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Annual Gift Tax Exclusion Increases to $14,000

2023 Estate and Gift Tax Exemptions and Annual Exclusion

Each year the Internal Revenue Service issues a revenue procedure providing the amount of the Estate and Gift Tax Exemption and the Gift Tax Annual Exclusion (each of which are summarized below) for the upcoming calendar year. For 2023, the current amounts for each taxpayer are:

Estate and Gift Tax Exemption: $12,920,000

Gift Tax Annual Exclusion: $17,000

The publication of this revenue procedure may affect Gould Cooksey clients concerned with the possibility of the imposition of transfer tax liability. While the current Estate and Gift Tax Exemption is at its highest level in its history, current tax law states that it is scheduled to revert to pre-Tax Cuts and Jobs Act amounts beginning in 2026 (i.e., $5,000,000, adjusted for inflation to approximately $6,400,000 for each taxpayer).

[Although not discussed in the above-referenced revenue procedure, the Internal Revenue Code provides that a taxpayer’s generation-skipping transfer (GST) tax exemption is equal to the current tax year’s Estate and Gift Tax Exemption, adjusted for inflation.]


Estate and Gift Tax Exemption

Generally, the Estate and Gift Tax Exemption (sometimes referred to as the “Applicable Exclusion Amount”) is used to determine the aggregate value of the taxable gratuitous transfers a person can make without incurring a tax. In determining this amount, consideration is given to taxable gifts during life as well as taxable dispositions occurring at the taxpayer’s death. Under current law, taxable transfers exceeding the Estate and Gift Tax Exemption are taxed at the rate of 40%.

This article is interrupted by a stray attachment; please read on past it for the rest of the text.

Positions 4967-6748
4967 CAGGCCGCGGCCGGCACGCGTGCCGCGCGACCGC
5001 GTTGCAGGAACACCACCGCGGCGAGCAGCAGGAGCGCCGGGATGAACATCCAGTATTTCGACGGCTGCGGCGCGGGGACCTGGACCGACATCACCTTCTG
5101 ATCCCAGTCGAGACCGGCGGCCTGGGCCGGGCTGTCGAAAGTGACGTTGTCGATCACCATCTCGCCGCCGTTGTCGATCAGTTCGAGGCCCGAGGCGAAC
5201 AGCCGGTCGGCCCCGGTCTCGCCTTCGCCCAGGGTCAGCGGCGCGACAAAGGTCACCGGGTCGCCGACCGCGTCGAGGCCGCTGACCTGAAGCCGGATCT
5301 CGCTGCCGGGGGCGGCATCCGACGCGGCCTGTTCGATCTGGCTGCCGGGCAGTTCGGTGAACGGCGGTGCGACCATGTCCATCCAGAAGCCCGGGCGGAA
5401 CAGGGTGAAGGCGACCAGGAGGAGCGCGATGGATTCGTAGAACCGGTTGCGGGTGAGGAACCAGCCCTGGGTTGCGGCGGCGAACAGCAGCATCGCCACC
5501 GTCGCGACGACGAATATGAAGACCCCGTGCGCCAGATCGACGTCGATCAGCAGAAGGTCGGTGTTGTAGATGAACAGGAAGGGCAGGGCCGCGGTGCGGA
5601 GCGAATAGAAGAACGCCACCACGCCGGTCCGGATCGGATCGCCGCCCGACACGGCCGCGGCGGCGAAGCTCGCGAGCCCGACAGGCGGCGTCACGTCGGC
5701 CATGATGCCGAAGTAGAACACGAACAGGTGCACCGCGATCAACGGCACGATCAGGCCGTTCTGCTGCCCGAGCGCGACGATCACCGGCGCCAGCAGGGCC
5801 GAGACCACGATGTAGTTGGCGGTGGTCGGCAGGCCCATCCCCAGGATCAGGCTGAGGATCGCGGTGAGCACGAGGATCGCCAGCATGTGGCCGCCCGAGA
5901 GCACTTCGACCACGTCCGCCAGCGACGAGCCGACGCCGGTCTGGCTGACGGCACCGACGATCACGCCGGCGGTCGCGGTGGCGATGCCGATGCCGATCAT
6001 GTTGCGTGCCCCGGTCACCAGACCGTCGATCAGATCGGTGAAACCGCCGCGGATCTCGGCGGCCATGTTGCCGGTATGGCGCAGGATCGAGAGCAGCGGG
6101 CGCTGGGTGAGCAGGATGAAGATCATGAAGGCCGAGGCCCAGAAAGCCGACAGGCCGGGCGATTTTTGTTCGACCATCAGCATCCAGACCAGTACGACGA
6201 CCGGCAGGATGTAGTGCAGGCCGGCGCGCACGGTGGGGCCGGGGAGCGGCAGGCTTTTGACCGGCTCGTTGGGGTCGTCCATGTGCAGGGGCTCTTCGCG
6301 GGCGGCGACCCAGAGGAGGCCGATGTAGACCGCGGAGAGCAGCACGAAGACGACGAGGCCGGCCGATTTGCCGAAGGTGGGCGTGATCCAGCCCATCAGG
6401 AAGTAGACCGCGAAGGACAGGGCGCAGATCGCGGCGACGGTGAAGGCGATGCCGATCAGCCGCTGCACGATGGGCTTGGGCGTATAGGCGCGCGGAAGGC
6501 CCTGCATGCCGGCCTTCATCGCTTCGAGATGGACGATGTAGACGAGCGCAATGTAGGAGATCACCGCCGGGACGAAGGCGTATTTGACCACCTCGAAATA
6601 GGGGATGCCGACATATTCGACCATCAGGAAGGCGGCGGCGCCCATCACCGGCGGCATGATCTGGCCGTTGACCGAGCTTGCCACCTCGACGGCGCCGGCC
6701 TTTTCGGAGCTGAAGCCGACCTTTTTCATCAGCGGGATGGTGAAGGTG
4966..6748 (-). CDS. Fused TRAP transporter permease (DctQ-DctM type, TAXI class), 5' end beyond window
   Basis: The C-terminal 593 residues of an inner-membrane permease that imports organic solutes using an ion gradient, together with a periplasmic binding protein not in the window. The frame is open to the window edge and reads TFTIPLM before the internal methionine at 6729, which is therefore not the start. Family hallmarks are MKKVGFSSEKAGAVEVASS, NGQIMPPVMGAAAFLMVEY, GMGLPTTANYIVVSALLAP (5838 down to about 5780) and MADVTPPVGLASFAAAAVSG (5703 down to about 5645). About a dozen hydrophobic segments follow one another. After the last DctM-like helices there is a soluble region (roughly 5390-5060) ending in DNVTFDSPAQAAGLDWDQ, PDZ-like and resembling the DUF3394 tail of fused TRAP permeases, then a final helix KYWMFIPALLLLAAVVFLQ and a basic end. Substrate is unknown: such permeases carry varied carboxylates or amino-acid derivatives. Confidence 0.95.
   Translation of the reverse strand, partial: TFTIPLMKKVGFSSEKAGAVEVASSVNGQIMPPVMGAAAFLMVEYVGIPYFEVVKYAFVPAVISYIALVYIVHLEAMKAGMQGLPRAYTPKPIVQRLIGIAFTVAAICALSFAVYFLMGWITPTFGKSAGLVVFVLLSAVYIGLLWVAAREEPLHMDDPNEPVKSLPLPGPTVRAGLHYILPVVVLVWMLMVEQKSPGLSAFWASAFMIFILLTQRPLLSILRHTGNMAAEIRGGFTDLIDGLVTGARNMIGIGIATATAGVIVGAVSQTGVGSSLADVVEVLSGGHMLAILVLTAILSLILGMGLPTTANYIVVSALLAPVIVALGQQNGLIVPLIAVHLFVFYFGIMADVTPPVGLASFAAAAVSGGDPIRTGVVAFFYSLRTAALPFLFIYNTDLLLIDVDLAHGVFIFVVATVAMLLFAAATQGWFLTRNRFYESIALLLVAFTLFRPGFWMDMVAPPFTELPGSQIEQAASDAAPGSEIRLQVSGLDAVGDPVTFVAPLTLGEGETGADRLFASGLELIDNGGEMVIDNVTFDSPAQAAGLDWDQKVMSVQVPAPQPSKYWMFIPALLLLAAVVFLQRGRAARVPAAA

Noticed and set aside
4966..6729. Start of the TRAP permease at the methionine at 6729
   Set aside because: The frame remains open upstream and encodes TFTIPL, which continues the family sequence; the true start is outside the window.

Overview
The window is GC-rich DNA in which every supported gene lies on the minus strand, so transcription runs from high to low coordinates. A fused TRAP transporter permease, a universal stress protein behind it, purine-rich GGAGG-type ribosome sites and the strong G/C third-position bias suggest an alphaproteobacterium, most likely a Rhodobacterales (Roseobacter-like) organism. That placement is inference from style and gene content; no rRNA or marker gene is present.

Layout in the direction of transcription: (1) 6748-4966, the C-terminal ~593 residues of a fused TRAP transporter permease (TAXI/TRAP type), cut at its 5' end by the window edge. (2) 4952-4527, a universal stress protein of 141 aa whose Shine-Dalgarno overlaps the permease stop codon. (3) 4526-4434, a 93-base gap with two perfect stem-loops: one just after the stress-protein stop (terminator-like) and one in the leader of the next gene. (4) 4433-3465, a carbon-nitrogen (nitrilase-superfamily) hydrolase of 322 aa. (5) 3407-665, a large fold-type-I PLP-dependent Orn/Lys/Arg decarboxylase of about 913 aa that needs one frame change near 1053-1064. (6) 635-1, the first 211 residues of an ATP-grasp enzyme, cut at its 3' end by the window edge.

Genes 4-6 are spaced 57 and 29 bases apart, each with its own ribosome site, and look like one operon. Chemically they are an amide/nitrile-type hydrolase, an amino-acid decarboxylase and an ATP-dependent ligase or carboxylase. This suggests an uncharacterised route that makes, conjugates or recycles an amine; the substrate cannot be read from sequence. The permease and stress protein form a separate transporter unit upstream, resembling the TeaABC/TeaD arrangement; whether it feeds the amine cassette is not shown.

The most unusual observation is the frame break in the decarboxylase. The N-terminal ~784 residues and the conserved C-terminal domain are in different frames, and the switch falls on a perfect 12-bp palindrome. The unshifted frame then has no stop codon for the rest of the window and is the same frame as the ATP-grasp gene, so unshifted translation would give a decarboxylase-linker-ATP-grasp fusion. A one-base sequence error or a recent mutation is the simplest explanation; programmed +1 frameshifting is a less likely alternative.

Gift Tax Annual Exclusion

The Gift Tax Annual Exclusion is the total value of qualifying gifts a donor may exclude from the calculation of the donor’s taxable gifts for an applicable calendar year. This exclusion applies to each donor and is determined separately with reference to each person receiving such gifted property. To utilize the Gift Tax Annual Exclusion, the donor can make a qualifying transfer to each recipient up to this amount each year (i.e., $17,000 in 2023) without using any of the donor’s Estate and Gift Tax Exemption. With the consent of the non-donor spouse, a donor spouse may “split gifts” to allow the donor to gift up to twice this exclusion amount. Generally, to qualify as an annual exclusion gift, the property must be a present interest transfer (e.g., a gift of cash) directly to the recipient (although gifts made in trust and gifts of non-cash assets, such as securities, real property, and closely-held business interests, may qualify as present interest gifts if certain conditions are satisfied).

[If special technical rules are followed, certain transfers in trust may also qualify to exclude transfers subject to GST tax and allow the transferor to preserve available GST tax exemption.]

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